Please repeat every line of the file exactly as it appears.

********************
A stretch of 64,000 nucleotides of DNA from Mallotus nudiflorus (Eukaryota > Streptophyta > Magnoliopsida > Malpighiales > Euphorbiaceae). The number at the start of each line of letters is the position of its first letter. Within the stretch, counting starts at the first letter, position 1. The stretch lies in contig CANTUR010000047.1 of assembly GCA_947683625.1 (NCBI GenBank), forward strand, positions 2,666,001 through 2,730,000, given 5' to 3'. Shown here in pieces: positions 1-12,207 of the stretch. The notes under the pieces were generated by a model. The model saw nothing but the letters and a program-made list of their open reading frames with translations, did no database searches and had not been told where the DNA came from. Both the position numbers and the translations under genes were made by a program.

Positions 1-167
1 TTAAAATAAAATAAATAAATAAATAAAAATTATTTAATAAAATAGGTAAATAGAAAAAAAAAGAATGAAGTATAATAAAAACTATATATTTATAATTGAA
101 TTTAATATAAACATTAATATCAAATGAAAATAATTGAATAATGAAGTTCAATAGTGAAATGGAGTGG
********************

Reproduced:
A stretch of 64,000 nucleotides of DNA from Mallotus nudiflorus (Eukaryota > Streptophyta > Magnoliopsida > Malpighiales > Euphorbiaceae). The number at the start of each line of letters is the position of its first letter. Within the stretch, counting starts at the first letter, position 1. The stretch lies in contig CANTUR010000047.1 of assembly GCA_947683625.1 (NCBI GenBank), forward strand, positions 2,666,001 through 2,730,000, given 5' to 3'. Shown here in pieces: positions 1-12,207 of the stretch. The notes under the pieces were generated by a model. The model saw nothing but the letters and a program-made list of their open reading frames with translations, did no database searches and had not been told where the DNA came from. Both the position numbers and the translations under genes were made by a program.

Positions 1-167
1 TTAAAATAAAATAAATAAATAAATAAAAATTATTTAATAAAATAGGTAAATAGAAAAAAAAAGAATGAAGTATAATAAAAACTATATATTTATAATTGAA
101 TTTAATATAAACATTAATATCAAATGAAAATAATTGAATAATGAAGTTCAATAGTGAAATGGAGTGG